• Keep your cool and listen. Security is not passing moral judgment on you (yet.) He is pointing out a problem, one you may not be aware of. It is like a cop warning you that your tail light is out.
  • Don’t jump in if he is talking to someone else, even your buddy next to you. The only exception is to tell the doorman that you’ll keep your buddy in line.
  • If someone else is bothering you: use your discretion about handling the situation. Safest bet is to let an employee know that you have a problem with someone, and ask that it be handled.

{ 9 comments… read them below or add one }

1 Granata August 7, 2008 at 4:42 am

I’ve only been to a comedy club once and I can’t say the experience was my cup of coffee. Maybe it’s the culture or maybe it was just that one club but everybody there, including the comics, seemed like giant d-bags whose only requirement for humor be that the f-bomb be dropped as many times as possible while making light of cheating on your wife.

Jim Gaffigan came to town recently and played the Civic Center. I would enjoy a show like that more. Jim’s got a clean act, plus it’s not at a bar or club which helps.

2 Shanel Yang August 7, 2008 at 5:50 am

Great post! I’ve seen so much of the items listed on the “what not to wear” list on Sunset Blvd. comedy clubs, that part just shocked me a little. : )

3 Manic Rage August 7, 2008 at 6:54 am

A few years back I remember going to a Comedy Club in the UK [In the city of Manchester] and the comedian asked if there was any students in the crowd to which my friend replied with a ‘hoot’. This ultimately only highlighted exactly where we were, but also made the jokes somewhat funnier when aimed at your friends.

But heckling is a no-no. Especially in the UK.

Always being polite to a bouncer is the only answer. Otherwise it is the difference between getting in the club OR not. Be a Gent. That’s the only way it is in the UK, for any club.

A Comedy Club is there to enjoy the show, and even if you don’t like the comedy on show – enjoy the night out! The food! The company of your friends!

4 Mike Bates August 7, 2008 at 7:16 am

I have to say, I’ve never been. Aside from beer (which I suppose I can get at home too), what’s the advantage to going to a comedy club as opposed to, say, watching Jim Gaffigan or Rita Rudner (but never Dane Cook) on Comedy Central? What am I missing?

5 Granata August 7, 2008 at 7:39 am

Speaking of Dane Cook, he’s one of those guys who seems to depend on profanity to make things amusing. I must admit, however, that his kool-aid bit is really funny!

6 Mario August 7, 2008 at 7:55 am

The worst are groups of guys that go on bachelor parties.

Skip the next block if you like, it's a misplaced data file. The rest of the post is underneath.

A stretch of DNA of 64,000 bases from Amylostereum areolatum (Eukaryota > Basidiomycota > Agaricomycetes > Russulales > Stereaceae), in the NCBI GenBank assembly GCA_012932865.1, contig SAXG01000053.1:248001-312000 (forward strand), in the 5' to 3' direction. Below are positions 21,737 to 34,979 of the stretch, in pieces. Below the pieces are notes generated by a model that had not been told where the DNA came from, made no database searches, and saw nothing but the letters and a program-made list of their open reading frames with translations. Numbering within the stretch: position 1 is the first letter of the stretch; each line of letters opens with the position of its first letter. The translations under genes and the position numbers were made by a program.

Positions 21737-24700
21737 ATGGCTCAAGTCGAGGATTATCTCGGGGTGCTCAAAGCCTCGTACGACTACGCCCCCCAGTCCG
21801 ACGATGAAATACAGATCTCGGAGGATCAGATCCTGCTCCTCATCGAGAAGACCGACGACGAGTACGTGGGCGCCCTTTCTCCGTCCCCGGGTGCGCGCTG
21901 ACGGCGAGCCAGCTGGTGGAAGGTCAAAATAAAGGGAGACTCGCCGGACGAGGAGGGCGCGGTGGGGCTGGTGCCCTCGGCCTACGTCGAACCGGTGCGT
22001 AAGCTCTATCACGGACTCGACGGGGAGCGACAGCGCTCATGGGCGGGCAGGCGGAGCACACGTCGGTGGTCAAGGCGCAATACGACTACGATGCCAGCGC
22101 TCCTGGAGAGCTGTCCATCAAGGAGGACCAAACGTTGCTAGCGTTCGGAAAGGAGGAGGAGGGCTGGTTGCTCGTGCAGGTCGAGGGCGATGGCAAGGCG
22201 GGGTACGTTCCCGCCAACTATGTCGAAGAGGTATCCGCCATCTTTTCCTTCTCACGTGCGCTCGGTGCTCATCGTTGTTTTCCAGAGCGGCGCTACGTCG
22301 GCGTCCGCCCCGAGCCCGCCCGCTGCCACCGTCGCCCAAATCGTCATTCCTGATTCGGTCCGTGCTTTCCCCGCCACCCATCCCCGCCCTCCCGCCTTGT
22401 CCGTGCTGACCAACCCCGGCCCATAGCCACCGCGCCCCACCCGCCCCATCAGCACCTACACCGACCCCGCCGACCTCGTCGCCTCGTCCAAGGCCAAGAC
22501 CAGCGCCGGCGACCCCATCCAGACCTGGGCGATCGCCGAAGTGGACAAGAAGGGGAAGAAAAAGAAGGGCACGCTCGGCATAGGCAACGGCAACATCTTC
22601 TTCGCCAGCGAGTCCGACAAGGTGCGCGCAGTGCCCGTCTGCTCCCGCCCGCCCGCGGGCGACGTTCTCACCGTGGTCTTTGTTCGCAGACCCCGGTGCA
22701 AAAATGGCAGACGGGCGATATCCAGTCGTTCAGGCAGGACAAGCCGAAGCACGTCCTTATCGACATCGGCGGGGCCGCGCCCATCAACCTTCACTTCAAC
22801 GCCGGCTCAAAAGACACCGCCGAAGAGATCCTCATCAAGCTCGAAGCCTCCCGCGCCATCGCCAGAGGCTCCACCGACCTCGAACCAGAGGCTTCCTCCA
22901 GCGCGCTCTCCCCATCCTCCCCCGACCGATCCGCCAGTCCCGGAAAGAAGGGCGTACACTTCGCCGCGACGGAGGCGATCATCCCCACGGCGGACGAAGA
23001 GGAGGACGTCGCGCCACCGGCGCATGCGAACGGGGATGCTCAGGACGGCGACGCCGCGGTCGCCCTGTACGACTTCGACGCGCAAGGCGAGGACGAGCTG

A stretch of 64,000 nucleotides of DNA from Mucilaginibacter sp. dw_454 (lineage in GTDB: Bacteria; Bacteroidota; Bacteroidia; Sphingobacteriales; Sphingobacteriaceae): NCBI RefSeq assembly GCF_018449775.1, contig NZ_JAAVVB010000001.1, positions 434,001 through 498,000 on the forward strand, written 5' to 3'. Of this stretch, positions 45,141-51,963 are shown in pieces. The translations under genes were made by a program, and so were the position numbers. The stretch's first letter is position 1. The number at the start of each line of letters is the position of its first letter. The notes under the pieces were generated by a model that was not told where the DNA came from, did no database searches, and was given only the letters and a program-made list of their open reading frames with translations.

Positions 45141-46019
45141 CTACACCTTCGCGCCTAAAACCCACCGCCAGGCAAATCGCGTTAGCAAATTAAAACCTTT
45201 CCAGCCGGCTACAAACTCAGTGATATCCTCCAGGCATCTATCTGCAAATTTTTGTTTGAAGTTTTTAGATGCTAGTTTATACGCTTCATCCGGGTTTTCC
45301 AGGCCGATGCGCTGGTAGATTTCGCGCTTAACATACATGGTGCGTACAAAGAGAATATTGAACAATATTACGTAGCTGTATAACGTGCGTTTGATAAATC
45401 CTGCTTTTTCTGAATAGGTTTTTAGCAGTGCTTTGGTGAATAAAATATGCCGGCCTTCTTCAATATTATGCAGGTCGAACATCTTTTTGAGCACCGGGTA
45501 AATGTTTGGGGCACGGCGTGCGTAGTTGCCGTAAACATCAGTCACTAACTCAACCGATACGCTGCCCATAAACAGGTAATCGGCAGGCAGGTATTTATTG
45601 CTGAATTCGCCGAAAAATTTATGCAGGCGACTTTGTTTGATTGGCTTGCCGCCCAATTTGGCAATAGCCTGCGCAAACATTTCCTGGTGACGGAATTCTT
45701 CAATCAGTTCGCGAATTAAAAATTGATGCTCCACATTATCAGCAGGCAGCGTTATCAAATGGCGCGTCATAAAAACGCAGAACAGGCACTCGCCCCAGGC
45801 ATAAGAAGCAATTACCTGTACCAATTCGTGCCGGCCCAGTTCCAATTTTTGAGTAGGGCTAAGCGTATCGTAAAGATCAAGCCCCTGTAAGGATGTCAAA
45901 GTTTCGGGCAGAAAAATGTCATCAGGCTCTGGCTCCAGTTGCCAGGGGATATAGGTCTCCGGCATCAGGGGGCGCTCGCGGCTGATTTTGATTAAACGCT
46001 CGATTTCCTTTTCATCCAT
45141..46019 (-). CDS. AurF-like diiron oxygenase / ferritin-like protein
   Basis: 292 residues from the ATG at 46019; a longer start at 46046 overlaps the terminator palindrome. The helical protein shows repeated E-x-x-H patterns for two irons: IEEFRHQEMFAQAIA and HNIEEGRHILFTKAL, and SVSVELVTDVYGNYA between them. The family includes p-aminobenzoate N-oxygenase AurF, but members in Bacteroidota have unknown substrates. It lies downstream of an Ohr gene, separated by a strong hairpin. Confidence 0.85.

They always think they should chime in. Its fucking horrifying. We have a great club in colorado (the Comedy Works) and it seems any time I go, there is some group of 12 frat boys there trying to participate in the act.

7 Brian McKim August 7, 2008 at 9:11 am

Mike Bates asks, “…what’s the advantage to going to a comedy club as opposed to, say, watching Jim Gaffigan or Rita Rudner (but never Dane Cook) on Comedy Central? What am I missing?”

Surely you’ve listened to music on the radio and wondered what it might be like to go to a concert. Right?

Hmmm… perhaps we assume too much. Anyone who poses the above question is either 8 years old… or 80 years old and therefore might actually have never attended a live musical performance.

The difference between watching a comedy performance on television (even a large-screen, hi-def unit) and seeing the comedian perform live is so staggering as to make them two totally different experiences that really can’t be compared. We say this not because we’re comedians ourselves.

We can recall the first time we ever attended a live comedy show. It was in a venue that held, at most, 80 people. We sat perhaps 15 feet from the stage. We recall looking up at one point and noticing that the next act was standing within half an arm’s length of us as he waited to be introduced. It was one of the most exciting and revelatory experiences we had ever had to that point.

There are few other live entertainment experiences like going to a comedy club. It is the way standup should be experienced. We hope you come out to a club sometime, Mr. Bates. You’ll not regret it.

8 Ed August 7, 2008 at 8:52 pm

I think I will put this link on back of my cards the next time I have a set printed to give out after shows!!! There really are some mouth breathers in the audience’s I’ve seen that could use the tips!!!

9 Ian Millard August 8, 2008 at 6:08 am

A good article, and many good points.
One more rule, that applies to any performance.

The rest of the crowd came to see and hear the performer on stage. Nobody wants to hear from some self-important egotist in the audience.
As hard as it is to accept, YOU are not the star of the show. The person up on the stage – the one who’s putting it on the line – they are the headliner.

I have been to dozens of live stage shows and comedy clubs. The worst experience is having some thoughtless jerk yapping on, as though anybody cared about them and their opinions.